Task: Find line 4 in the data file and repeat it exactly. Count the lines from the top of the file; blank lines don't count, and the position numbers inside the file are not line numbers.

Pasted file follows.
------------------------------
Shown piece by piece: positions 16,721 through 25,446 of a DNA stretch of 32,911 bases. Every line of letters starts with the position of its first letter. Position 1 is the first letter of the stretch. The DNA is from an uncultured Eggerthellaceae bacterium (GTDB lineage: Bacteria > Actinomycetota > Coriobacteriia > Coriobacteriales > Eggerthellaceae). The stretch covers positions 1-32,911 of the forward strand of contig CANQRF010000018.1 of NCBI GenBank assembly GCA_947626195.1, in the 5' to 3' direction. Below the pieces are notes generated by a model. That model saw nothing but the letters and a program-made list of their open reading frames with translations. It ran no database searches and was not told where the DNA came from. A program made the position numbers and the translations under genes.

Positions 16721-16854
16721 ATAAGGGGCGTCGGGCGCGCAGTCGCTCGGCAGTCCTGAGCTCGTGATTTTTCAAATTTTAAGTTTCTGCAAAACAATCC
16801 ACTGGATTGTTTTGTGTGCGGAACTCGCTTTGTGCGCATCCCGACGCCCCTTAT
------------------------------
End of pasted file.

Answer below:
16801 ACTGGATTGTTTTGTGTGCGGAACTCGCTTTGTGCGCATCCCGACGCCCCTTAT